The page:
Dia de los Muertos, translated as Day of the Dead, consists over multiple days, beginning on Oct. 31 and ending on Nov. 2.
It is a holiday formally observed by Mexico, and one with roots that span back thousands of years. In recent times, the remembrance is anchored by an ofrenda, which is an alter, that consists of Aztec marigold, calaveras, or sugar skulls, and the favorite foods, beverages and possessions of the beloved.
Xicanos Latinos Unida held an event for Dia de los Muertos this past Wednesday, Nov. 8 in the third floor of the Library.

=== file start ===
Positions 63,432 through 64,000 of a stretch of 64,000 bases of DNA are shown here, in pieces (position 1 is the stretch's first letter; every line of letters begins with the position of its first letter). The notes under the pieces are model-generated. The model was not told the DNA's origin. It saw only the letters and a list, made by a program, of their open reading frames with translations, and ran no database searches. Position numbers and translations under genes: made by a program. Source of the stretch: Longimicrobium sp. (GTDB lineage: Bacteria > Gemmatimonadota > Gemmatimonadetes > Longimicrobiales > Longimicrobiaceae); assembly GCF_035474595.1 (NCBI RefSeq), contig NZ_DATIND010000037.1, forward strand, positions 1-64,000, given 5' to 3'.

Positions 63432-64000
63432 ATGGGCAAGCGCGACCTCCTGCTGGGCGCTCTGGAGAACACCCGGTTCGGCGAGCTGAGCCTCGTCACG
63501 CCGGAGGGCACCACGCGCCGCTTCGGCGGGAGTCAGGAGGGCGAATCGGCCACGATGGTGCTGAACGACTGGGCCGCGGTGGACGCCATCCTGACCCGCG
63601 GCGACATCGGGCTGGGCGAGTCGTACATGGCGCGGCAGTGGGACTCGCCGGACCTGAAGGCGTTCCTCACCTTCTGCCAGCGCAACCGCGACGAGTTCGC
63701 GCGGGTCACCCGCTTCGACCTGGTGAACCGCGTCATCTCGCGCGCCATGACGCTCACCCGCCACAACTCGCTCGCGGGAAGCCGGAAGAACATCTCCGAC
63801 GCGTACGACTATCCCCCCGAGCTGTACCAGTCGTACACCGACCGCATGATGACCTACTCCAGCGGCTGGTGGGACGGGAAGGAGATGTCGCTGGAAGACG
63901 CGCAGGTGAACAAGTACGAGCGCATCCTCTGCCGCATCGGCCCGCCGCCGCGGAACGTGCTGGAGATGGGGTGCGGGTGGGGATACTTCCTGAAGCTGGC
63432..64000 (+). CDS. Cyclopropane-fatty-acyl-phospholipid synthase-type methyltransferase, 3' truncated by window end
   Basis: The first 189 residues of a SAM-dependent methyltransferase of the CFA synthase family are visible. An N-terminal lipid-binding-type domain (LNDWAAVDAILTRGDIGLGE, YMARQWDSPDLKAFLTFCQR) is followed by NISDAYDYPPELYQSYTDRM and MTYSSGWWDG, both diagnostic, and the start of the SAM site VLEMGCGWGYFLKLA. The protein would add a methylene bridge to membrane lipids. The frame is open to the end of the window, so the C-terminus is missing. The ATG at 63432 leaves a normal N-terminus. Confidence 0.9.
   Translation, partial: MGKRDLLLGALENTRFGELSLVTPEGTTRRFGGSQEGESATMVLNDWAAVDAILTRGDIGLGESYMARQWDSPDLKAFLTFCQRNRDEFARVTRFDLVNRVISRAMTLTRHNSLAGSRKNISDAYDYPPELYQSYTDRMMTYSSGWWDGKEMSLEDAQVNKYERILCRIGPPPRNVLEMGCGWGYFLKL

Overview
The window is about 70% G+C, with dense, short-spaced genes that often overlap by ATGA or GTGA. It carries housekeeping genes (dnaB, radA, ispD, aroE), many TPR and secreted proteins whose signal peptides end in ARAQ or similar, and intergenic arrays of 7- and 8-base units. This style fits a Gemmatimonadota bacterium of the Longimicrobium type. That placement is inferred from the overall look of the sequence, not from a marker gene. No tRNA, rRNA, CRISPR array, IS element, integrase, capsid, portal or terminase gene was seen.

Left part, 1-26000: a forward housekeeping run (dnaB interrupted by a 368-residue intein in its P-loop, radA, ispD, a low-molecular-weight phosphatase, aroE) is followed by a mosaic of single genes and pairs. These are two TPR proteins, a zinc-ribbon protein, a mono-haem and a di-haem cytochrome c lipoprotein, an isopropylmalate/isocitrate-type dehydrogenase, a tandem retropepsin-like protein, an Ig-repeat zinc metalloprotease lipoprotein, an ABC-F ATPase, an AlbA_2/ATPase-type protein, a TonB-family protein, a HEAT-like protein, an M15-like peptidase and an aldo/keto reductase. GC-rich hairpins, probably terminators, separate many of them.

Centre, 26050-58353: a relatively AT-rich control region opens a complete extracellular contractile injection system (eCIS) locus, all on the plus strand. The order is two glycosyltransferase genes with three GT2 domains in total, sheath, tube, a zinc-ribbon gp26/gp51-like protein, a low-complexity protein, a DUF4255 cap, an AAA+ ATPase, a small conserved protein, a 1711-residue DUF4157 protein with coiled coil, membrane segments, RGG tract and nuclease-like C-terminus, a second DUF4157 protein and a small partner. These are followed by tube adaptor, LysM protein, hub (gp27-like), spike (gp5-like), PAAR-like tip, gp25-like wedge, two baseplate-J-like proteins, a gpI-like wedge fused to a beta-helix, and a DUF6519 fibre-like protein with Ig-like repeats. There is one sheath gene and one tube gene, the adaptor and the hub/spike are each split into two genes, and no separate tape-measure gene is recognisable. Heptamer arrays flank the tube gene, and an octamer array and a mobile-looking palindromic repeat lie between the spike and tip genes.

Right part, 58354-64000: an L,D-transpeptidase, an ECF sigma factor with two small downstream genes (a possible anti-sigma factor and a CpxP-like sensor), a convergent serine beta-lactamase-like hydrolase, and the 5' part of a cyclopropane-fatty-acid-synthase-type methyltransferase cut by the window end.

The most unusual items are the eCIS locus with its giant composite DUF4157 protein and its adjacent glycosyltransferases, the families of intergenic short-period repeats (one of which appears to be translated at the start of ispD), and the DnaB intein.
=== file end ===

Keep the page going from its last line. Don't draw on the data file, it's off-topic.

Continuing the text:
The event was open to all, with students and faculty creating decorations to fill the ofrendas of their beloved with, decorating the iconic calaveras, folding paper Aztec marigolds and crafting papel picado. Eduardo Gutierrez, a professor emeritus that taught for 32 years at Metropolitan State University, and serves on the MCTC Latino advisory board, gave a brief talk on the history of Dia de los Muertos and the purpose it serves in today’s world.
“When participating in these traditions, you have to ask yourself: What do these traditions mean to me?” Gutierrez said. “Do these traditions include others and who don’t they include?”